After a year and a half of, the iPhone 5 turned out to be the iPhone 4S, which left a lot of us wondering what that meant for Apple's release schedule. (Up until then, the company was reliably releasing iPhones every year.) Well, we could be getting back to it: a Foxconn recruiting officer is hinting at a June release for the iPhone 5.
So, quick caveat right up top: who knows if this new release in June will be the iPhone 5. In the wake of "the new iPad" and what's now two years worth of pressure for the fabled iPhone 5 to be damn near revolutionary, I wouldn't be surprised to see Apple swing in a different direction.
The iPhone is also a mature platform, and one that hasn't seen that much movement hardware-wise. We'll just have to see.
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Back to the matter at hand: a Foxconn recruiter, talking to a TV Tokyo program called "World Business Satellite," mentioned that the company is "looking for 18,000 employees" for a "fifth-generation phone."
From Mashable's Emily Price:
The reporter went on to clarify that the recruiter was talking about the iPhone 5, and the recruiter added that the next generation of the handset will come out in June.
The iPhone 5 — or, if Apple maintains the naming scheme it started with the iPad, the "new iPhone" — will actually be the 6th iPhone released by the company.
And there's this sentiment from Price, which we'd like to echo:
The June rumor, of course, should be taken with a grain of salt. Rumors of the iPhone 5 started almost immediately after the announcement of the iPhone 4S last year.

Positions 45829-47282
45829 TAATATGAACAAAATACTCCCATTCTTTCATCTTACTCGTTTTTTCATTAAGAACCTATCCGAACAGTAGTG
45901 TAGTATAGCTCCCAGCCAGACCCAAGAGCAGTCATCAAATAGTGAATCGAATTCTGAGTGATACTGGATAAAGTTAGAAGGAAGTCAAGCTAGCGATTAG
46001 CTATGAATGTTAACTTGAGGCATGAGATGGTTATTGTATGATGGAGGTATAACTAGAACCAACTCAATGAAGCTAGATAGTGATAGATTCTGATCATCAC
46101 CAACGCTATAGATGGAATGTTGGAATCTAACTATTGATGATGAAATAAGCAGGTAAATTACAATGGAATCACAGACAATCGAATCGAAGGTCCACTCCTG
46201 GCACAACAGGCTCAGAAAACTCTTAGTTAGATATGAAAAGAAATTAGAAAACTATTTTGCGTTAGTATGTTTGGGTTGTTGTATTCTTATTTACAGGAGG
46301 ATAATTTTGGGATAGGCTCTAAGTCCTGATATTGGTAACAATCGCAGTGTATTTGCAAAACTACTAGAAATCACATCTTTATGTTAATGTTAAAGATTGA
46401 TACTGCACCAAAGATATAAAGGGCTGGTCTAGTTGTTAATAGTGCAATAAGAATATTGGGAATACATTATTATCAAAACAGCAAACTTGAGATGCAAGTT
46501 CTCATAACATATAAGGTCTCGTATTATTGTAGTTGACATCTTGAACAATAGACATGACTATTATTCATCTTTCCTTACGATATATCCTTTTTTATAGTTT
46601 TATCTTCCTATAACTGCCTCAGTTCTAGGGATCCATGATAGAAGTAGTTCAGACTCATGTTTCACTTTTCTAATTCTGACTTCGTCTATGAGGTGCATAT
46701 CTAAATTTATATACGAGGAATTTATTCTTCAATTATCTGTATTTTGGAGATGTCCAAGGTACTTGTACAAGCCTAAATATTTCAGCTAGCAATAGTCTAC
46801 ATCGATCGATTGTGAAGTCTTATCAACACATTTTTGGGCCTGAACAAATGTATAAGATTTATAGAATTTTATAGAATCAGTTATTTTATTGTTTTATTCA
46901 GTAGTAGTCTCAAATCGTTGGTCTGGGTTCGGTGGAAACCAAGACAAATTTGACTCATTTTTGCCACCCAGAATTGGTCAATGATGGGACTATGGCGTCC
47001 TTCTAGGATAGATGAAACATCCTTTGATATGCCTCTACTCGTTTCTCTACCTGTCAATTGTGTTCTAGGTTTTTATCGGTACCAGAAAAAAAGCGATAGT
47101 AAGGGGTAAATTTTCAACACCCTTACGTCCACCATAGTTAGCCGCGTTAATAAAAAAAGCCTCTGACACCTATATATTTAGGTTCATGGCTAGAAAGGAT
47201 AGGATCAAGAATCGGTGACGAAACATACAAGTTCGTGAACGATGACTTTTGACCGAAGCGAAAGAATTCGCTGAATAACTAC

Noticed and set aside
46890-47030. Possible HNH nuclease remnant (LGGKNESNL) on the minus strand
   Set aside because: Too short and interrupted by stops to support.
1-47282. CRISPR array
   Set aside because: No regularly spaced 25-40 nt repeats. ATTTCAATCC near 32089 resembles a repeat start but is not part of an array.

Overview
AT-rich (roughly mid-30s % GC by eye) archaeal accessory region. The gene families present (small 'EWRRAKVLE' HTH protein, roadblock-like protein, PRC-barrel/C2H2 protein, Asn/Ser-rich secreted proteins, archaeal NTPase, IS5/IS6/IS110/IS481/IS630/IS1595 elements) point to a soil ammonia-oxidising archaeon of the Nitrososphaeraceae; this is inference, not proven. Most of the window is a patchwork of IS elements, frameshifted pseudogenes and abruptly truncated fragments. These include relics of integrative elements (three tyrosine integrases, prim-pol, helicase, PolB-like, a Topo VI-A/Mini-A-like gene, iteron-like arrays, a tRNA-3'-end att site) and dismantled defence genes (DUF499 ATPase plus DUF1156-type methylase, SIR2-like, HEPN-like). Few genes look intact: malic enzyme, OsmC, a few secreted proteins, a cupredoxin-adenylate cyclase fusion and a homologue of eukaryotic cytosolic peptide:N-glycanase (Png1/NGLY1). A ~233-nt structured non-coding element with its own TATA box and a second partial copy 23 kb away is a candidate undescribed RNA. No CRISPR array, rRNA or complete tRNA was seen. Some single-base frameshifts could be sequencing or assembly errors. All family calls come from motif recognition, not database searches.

Why is this rumor interesting? Well, beyond reassuring the Apple faithful that yes, indeed Apple will continue to make iPhones, the iPhone 5 is something of a missing puzzle piece, whereas the iPhone 4S was an oddly shaped one. The 4S was the hardware upgrade over the 4 that its name implies, and held up Siri, which predated the 4S, and has look-a-like apps on other platforms, as the headlining iPhone 4S difference and something only it can do.
The point: that's a trick the iPhone 5 doesn't have in its playbook, and we really don't know where Apple will take it from ehre. The iPhone line has set the pace since it came out in 2007, and rightly so — it's got the hardware chops with a peerless ecosystem backing it. The iPhone 4S, while wildly successful, doesn't come off as indomitable as its predecessors.
There's really no scenario that sees the iPhone 5 release as a flop, but it's very possible that, when it comes out, it doesn't seem as far out of reach for its competitors, which are already moving into areas where Apple hasn't yet, such as true 4G and 3D displays.